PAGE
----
<FatalNIX> Man
<FatalNIX> I'd love to learn Rust but I have no reason why I really should.
<FatalNIX> I sink into this paradox of things and additionally ponder why I'd love to learn it in the first place.
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<j`ey> just mess around with it?
<FatalNIX> Yeah but I have other projects to work on
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<FatalNIX> It's not as bad as say Haskell where I run out of disk space or reboot my computer before the download is ever finished for GHC, I've installed Rust before and just never used it XD
<j`ey> then dont :D
<FatalNIX> Rust looks kind of cool though tbh
<FatalNIX> And from what I understand it is pretty viable for systems development
<FatalNIX> I wonder if I can run it on one of my AVR chips or something.
<j`ey> anyone what the difference between 'hidden' and 'protected' are in elf visibility?
<j`ey> "STV_PROTECTED A symbol defined in the current component is protected if it is visible in other components but cannot be preempted." 'preempted'??
<clever> that doesnt sound like something elf should be managing!?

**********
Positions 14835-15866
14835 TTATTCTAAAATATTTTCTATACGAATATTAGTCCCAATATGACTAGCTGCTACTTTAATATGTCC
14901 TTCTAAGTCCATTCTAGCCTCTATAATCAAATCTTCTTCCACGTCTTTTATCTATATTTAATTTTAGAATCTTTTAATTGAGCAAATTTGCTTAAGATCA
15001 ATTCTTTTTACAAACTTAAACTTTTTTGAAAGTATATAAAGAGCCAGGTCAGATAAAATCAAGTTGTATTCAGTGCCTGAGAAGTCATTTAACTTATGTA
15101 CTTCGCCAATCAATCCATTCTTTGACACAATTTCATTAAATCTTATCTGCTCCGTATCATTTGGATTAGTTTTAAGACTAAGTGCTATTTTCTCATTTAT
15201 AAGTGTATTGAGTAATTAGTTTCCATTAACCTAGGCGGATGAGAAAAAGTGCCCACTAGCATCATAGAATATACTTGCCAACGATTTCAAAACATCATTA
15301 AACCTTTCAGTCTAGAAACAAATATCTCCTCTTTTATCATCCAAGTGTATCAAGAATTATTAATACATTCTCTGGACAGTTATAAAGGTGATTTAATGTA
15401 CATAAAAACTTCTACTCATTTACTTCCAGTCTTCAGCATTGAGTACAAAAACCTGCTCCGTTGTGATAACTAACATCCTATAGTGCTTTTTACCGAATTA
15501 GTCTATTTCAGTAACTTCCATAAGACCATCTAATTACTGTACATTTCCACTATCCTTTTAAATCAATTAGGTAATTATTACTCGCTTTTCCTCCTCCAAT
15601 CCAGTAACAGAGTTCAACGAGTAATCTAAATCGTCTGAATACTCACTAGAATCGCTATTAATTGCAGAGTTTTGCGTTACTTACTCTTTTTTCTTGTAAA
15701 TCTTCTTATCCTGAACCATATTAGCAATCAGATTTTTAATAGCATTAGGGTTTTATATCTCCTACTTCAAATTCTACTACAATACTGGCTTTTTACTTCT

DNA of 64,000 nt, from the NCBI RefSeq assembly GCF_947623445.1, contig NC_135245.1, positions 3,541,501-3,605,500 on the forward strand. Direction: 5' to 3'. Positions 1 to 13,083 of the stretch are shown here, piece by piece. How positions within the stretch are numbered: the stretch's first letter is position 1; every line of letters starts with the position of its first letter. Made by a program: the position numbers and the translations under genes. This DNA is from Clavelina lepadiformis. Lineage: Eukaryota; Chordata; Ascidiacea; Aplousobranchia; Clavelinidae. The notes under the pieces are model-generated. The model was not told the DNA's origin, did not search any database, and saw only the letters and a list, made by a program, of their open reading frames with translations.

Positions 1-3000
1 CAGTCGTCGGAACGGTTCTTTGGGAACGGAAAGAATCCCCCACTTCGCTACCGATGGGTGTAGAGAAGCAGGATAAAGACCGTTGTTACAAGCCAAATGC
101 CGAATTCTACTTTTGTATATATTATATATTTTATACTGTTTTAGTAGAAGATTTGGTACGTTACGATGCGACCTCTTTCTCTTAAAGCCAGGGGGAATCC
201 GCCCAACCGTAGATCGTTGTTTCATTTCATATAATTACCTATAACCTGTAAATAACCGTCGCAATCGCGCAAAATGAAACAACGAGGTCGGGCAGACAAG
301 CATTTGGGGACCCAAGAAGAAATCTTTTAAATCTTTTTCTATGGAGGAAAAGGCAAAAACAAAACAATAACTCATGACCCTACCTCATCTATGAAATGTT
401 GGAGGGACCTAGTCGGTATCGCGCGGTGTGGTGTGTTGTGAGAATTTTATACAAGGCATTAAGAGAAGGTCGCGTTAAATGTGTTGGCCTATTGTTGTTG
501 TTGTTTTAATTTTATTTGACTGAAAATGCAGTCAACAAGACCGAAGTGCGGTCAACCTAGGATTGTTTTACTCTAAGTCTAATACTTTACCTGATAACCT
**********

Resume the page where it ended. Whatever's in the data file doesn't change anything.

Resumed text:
<FatalNIX> There is a visibility field in ELF
<FatalNIX> unless that's not what's being referenced
<j`ey> that is, yeah
<FatalNIX> I usually only see readelf show "DEFAULT" there
<j`ey> hitting an error with a weak + hidden symbol
<FatalNIX> My chickens are going crazy. Had to investigate.
<FatalNIX> I'm kind of wondering, why would you want something weak and hidden at the same time
<FatalNIX> how would the symbol be replaced if the weak symbol is hidden
<j`ey> hm, good point!
<FatalNIX> I'm not 100% sure this is a real issue
<FatalNIX> it's just a thought
<bslsk05> ​lore.kernel.org: [PATCH] module: use hidden visibility for weak symbol references - Ard Biesheuvel
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<FatalNIX> Weird.
<kingoffrance> "It's only 1994" amateurs!
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<geist> mrvn: well usual stuff (re 16bit branches). the compiler will use bra when it knows it's a local branch and can be easily reached in 8/16 but uses jmp or a 32bit bra (020+ i believe) for things that the linker resolves
<geist> presumably the linker could relax those to 16bit bras if it had relaxation support. if you happen to branch to a nearby function, etc
<geist> also i'm buildin for 010 right now which doesn't have a 32bit bra/bsr so it uses the jmp/jsr variant for unknown offsets. OTOH it's using the absolute jmp, but i'm also not building for pic
<gog> mew
* geist pets gog
* gog prrs
<mrvn> it might be able to relax bra but will not convert jmp to bra
<geist> yah
<geist> and tyrig to build with -fpic ends up with a bunch of linker errors i haven't bothered to debug
<mrvn> Personally I think relaxing is the wrong way to go. Better to expand as needed aso you start of with the smallest code. But then it wouldn't be optional in the linker.